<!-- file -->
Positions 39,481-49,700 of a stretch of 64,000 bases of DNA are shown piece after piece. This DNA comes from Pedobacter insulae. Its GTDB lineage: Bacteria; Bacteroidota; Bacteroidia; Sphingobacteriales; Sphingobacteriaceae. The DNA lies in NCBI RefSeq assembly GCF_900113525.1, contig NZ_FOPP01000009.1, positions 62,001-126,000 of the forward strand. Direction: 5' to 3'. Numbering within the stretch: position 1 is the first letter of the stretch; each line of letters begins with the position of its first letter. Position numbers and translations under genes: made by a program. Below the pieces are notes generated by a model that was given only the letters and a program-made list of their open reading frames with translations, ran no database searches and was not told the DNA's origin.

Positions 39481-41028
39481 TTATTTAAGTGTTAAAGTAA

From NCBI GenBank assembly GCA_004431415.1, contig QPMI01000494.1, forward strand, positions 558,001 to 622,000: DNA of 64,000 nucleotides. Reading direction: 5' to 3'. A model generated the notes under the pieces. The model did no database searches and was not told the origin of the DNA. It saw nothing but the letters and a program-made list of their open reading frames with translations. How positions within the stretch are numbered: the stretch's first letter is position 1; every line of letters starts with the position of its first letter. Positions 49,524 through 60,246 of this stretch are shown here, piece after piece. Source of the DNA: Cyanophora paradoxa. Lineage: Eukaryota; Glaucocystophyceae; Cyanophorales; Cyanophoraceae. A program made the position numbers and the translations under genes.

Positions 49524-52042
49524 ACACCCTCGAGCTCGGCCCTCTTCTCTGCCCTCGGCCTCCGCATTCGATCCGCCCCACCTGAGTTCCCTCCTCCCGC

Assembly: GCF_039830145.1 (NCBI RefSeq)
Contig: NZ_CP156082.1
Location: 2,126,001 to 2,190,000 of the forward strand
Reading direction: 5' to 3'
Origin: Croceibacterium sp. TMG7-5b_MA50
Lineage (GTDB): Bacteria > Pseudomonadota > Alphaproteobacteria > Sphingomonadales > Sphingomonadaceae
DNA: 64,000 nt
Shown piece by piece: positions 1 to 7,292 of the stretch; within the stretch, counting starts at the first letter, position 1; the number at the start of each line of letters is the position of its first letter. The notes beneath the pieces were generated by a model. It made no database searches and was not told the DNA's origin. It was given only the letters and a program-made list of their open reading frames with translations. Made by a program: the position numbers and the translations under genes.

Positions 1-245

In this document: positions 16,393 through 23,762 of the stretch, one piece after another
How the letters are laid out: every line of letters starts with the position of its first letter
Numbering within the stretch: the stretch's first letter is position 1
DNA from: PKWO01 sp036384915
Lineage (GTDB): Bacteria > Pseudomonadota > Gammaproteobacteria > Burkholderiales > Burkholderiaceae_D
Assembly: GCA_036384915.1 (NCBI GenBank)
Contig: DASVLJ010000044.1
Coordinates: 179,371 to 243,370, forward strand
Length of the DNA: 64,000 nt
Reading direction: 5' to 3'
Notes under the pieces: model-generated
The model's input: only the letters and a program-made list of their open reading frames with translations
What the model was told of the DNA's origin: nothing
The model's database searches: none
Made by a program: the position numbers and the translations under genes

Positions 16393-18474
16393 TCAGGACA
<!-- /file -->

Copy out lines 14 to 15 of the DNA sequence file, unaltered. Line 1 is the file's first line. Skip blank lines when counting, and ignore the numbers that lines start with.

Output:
Shown piece by piece: positions 1 to 7,292 of the stretch; within the stretch, counting starts at the first letter, position 1; the number at the start of each line of letters is the position of its first letter. The notes beneath the pieces were generated by a model. It made no database searches and was not told the DNA's origin. It was given only the letters and a program-made list of their open reading frames with translations. Made by a program: the position numbers and the translations under genes.

Positions 1-245